• Now note: There's nothing special about the rubber chicken. We could've used a rubber cat, or a rubber python, or a rubber earthworm, or a rubber Godzilla, or a rubber band that extends from one end of the galaxy to the other. No matter what we object we use for a radius, we can fit just-about six-and-a-quarter of them around the circumference.

This doesn't explain anything about the irrationality of $\pi$ or that kind of thing, but it's a lesson the kids will never forget. :)

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8  
Let me guess, it only works with homogeneous spherical chickens in a vacuum? –  Myself May 18 '13 at 23:04
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@Myself: I think you're thinking of cows. :) –  Blue May 18 '13 at 23:05

I think it is a very nice way to explain what is a definition in math. You have got a number with the same value for every one. As long you can make the kids believe the ratio circumference/diameter does not depends on the size of the circle nor of the kid measuring it nor the paper nor of the the weather nor...

Then you leave the choice: do you want to make your computation with the symbol $\pi$ or with the value $3.14159...$ which you will have to remember. Personally, I'd rather learn a new symbol and leave it like that in the formulas rather than go the hard way of multiply with a 5 decimal digit (well and $\infty$ decimal digit in some sense).

Afterword you can think of a way to compute it. You'll go into explaining how clever where the many mathematicians that did try to design they own way to compute $\pi$.

But what really matters is: what ever the way you try, you will find the same number. And in facts, the number of things you can do without knowing the exact value is incredible.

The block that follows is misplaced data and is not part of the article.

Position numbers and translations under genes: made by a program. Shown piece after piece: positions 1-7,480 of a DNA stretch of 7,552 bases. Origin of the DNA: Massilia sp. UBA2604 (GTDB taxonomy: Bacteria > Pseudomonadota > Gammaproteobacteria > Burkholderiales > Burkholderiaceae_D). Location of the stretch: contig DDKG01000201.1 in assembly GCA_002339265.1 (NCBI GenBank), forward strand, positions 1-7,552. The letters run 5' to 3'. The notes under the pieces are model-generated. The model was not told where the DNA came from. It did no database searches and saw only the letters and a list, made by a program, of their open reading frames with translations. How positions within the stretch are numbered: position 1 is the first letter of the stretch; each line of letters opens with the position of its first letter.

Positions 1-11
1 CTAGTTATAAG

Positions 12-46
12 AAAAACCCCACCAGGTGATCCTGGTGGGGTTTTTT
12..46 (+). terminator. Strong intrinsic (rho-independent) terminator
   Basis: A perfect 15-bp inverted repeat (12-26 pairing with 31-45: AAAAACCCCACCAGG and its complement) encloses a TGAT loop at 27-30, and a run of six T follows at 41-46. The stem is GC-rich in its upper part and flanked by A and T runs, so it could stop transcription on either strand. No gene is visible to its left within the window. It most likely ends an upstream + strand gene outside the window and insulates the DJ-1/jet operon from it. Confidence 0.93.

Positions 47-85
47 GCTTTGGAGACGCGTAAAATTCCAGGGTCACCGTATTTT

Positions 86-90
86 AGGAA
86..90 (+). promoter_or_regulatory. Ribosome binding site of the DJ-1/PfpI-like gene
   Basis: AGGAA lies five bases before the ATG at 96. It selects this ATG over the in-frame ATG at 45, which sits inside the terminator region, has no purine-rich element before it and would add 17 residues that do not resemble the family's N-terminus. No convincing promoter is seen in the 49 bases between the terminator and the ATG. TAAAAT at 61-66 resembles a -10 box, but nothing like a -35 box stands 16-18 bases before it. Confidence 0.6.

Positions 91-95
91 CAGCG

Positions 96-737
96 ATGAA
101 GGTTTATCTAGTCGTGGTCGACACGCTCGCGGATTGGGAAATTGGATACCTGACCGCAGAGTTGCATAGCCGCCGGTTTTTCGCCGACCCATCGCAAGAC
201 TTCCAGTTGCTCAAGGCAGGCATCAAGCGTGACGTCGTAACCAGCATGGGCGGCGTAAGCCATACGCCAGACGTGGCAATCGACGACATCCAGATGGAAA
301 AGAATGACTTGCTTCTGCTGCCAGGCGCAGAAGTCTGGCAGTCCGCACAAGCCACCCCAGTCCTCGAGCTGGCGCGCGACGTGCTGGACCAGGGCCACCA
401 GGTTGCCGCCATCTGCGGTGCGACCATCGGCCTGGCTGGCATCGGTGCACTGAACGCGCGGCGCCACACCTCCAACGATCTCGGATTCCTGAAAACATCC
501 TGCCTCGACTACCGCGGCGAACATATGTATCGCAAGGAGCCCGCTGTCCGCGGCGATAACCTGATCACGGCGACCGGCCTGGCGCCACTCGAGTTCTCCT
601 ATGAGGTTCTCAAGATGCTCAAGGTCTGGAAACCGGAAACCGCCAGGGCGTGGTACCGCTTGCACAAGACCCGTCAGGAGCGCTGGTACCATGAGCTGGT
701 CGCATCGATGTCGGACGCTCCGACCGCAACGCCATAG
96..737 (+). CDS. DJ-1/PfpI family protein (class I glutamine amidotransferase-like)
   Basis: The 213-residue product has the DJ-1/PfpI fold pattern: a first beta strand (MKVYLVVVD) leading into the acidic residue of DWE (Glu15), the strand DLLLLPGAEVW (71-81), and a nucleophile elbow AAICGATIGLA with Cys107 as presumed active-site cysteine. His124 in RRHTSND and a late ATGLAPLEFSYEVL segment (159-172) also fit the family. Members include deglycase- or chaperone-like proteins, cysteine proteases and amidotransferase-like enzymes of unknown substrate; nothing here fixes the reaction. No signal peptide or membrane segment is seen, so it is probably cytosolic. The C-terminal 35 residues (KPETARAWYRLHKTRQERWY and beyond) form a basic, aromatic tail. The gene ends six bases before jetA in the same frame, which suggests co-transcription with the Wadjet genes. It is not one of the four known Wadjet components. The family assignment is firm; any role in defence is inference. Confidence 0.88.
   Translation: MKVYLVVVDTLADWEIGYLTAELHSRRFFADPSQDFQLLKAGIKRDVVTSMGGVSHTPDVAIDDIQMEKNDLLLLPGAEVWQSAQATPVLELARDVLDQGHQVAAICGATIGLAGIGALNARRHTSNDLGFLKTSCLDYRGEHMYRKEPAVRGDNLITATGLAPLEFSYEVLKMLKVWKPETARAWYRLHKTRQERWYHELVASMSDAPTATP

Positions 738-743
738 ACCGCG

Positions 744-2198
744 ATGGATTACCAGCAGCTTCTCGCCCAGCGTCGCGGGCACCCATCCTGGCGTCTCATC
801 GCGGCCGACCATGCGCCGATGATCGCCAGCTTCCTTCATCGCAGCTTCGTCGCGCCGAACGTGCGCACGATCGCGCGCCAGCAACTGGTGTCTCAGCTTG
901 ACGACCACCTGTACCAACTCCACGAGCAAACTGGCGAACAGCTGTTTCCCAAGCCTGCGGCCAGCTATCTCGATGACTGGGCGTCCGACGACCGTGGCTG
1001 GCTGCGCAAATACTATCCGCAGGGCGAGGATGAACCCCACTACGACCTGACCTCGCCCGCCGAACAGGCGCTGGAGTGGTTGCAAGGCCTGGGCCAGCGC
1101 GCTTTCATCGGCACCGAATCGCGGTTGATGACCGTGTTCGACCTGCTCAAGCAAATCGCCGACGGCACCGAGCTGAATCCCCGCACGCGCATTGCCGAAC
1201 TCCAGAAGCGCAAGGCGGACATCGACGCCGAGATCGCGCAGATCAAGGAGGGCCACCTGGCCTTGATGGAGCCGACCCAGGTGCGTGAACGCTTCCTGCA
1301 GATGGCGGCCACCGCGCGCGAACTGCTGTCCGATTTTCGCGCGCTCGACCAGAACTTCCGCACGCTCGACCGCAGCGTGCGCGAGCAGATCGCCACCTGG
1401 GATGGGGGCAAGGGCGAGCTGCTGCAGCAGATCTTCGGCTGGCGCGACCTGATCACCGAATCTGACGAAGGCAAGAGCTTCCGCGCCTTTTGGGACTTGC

How does know the exact value of $\pi$ by the way ?

And how can you prove that $3.14159...$ so close to $\pi$ ?

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I wrote a blog article about this a few years ago in response to a friend who asked why $\pi$ came out to be approximately 3, rather than some completely different number. I didn't know, but tried to make a list of potentially relevant lines of investigation. I came up with 8 items, some obviously more pertinent than others. In approximately descending order of quality, they were:

  1. Inscribe a regular hexagon in a circle. The hexagon obviously has a perimeter of 6. The circle passes through the same six points but instead of going straight from one point to the next it takes a circuitous route. So it must be a bit longer. Therefore $\pi$ must be a bit more than 3.

    circle with inscribed hexagon

  2. The shortest curve that can enclose a unit area has length $2\sqrt\pi$.

  3. A penny on the table can be touched by at most six other pennies at the same time; this is closely related to the fact that 6 is the largest integer less than $2\pi$, the circumference of the penny.

    two-dimensional kissing number

  4. $\pi$ is the smallest positive root of the equation $$x-\frac{x^3}6 +\frac{x^5}{120} - \frac{x^7}{5040} +\cdots = 0$$

  5. I mentioned Buffon's needle, but I should have left it out, since it's closely related to $\pi$'s appearance as the perimeter of a unit circle and so is a repeat of earlier items.

  6. The probability that two randomly-selected integers are relatively prime is $\frac6{\pi^2}$, but I think on closer examination this turns out to be related to the circles again.